Toronto will hire private security guards to patrol parks to deter homeless people


Some Toronto parks may soon see private security guards patrolling around the clock as part of the city’s effort to prevent encampments from popping up.

Brad Ross, a city spokesperson, confirmed to CP24 on Wednesday that the city has issued a request for proposals (RFP) for a security contract to monitor its parks.

“Contracted security guards will help ensure city parks are safe and accessible to all Toronto residents, including unhindered access to green spaces for safe outdoor recreation,” Ross said. in a press release.

“Contracted on-site security will monitor high-priority parks around the clock and notify the City immediately if an illegal tent or structure is erected in a park.”

In the statement, Ross reiterated that camping in the parks is “unhealthy and illegal” and noted that the city continues to provide indoor accommodation and services to homeless people.

The city said rangers will be deployed to Trinity-Bellwoods Park, Alexandra Park and Lamport Stadium Park – the sites targeted by the city for camp clearing last year. He added that Dufferin Grove will also see additional security guards.

The city noted that in addition to guards, its corporate security personnel will also be present at other parks “to ensure their safety and prevent the establishment of encampments.”

The cost of the project has not been determined pending the closing of the RFP.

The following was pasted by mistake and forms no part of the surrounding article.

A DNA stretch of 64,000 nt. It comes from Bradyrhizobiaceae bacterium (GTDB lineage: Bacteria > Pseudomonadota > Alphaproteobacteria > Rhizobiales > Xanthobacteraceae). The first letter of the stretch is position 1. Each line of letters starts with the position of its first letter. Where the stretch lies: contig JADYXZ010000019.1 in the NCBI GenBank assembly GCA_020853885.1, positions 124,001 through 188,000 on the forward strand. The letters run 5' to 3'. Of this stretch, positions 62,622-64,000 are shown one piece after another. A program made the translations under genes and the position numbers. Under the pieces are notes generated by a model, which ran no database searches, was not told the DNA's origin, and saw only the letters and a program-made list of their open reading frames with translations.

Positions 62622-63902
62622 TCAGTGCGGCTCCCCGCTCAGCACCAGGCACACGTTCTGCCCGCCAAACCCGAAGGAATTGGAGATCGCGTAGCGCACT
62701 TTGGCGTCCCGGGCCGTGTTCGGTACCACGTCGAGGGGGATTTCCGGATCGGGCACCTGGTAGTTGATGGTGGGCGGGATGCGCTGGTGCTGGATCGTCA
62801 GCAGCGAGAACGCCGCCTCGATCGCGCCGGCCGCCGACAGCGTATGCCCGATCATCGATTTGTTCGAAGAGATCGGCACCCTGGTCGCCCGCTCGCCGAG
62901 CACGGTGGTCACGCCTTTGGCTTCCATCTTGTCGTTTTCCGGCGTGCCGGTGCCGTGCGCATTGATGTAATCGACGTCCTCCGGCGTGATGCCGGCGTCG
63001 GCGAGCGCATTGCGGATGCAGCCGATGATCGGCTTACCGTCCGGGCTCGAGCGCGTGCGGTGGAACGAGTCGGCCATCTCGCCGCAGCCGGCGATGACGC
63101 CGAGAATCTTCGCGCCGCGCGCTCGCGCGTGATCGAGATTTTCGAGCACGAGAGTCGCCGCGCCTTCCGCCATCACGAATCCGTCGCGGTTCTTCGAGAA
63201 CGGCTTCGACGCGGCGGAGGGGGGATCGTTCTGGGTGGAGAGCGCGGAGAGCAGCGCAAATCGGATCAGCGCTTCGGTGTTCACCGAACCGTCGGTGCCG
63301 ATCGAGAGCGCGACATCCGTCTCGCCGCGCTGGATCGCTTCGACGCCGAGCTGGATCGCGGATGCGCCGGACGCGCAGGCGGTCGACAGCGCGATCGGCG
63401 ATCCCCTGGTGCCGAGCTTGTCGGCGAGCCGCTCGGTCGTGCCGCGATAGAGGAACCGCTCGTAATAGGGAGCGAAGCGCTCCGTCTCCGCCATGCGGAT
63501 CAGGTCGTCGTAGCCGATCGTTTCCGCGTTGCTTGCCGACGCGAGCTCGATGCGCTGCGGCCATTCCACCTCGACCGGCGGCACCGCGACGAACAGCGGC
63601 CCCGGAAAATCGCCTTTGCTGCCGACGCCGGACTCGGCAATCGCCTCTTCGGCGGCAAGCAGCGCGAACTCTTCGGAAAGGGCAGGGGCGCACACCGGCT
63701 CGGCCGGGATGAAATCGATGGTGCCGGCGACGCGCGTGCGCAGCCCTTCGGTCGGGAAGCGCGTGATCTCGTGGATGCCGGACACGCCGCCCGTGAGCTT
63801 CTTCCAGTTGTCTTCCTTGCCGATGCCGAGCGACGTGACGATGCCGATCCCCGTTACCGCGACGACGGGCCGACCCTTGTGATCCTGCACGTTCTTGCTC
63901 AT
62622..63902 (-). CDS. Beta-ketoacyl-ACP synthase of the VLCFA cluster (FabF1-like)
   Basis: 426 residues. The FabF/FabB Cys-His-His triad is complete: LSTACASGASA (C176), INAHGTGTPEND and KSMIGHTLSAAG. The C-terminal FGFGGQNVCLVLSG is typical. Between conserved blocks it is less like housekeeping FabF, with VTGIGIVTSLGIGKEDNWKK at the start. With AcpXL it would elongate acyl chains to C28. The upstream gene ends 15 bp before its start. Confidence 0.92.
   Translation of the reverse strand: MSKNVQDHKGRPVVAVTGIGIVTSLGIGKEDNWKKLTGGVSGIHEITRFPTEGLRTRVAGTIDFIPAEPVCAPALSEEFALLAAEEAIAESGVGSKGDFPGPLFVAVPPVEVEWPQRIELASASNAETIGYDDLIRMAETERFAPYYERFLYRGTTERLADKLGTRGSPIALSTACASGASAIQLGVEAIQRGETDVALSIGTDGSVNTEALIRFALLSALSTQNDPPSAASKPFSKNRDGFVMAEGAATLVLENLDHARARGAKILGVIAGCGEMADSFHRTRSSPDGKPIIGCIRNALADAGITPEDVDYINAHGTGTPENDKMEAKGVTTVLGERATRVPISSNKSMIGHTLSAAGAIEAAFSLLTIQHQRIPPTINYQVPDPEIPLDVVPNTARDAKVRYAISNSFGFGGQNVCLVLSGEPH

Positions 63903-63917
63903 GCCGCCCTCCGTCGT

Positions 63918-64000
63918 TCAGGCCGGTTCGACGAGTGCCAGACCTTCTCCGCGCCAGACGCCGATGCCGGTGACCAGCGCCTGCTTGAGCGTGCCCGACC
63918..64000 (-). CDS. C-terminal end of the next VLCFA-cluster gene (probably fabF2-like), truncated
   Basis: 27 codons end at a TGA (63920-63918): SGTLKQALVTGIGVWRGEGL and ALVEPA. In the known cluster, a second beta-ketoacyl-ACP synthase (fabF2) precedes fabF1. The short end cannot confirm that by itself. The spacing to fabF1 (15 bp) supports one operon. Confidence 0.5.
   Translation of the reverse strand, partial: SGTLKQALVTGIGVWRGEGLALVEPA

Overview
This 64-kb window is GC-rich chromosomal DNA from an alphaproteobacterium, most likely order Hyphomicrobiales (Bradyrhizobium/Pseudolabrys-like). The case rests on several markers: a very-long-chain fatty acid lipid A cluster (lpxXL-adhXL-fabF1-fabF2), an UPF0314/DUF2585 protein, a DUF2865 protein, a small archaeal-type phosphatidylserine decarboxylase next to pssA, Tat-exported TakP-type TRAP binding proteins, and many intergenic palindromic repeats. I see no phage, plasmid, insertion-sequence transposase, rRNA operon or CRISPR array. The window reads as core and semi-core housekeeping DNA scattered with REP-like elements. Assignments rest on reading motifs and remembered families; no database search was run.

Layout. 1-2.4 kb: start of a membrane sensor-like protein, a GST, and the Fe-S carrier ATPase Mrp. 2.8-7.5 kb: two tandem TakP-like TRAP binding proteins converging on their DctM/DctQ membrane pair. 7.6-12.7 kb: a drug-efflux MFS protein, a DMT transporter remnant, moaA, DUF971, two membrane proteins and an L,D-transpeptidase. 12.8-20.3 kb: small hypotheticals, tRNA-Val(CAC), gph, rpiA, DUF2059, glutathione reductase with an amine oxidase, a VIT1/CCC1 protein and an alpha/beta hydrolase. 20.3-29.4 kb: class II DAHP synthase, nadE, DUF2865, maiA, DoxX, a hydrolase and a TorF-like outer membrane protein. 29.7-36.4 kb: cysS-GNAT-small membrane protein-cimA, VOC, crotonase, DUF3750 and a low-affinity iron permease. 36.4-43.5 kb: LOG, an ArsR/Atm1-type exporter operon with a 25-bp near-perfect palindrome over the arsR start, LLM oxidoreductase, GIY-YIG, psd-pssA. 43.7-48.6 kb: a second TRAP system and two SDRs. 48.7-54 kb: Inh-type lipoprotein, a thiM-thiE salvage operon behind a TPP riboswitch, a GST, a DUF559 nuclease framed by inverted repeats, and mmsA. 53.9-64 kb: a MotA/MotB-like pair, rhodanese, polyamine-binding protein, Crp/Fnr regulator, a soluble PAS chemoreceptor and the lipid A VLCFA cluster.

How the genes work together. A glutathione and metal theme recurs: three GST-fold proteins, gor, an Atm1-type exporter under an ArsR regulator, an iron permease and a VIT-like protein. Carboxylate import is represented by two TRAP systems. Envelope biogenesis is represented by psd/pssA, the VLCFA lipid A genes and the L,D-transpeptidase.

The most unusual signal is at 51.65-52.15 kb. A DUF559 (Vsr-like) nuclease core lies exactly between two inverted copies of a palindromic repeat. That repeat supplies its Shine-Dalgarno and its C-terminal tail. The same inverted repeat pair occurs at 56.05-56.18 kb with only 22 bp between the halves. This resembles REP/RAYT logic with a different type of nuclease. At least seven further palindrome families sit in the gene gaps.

The story was first reported by CBC.

It wouldn’t be the first time the city has hired private security guards to man the encampments. In 2021, the city hired private guards as part of its staff who enforced trespassing advisories in its downtown parks and cleared homeless encampments, leading to violent clashes between the police and protesters.

Earlier this month, internal documents revealed the city had spent months planning the evacuation of about two dozen people from a homeless encampment in Trinity-Bellwoods Park, building records on residents and involving hundreds of municipal workers in the process.

The city spent nearly $2 million last year to dismantle encampments and restore parks.

Doug Johnson Hatlem, a street pastor from Sanctuary Toronto, called the city’s approach ‘not fair’, saying it shows how unwilling local authorities are to do what it takes to properly tackle housing affordability and homelessness.

“Cracking down with extra security will just mean the problem will move to other parks, to ravines. There are over 1000 parks in the city. And if they have to hire security to go to each from them, I guess they can do it. But it’s a big waste of money,” Hatlem said.

“I think the disconnect comes from wanting to take an easy path, rather than a short-term hard path that will have long-term dividends,” he added.

– With files from The Canadian Press


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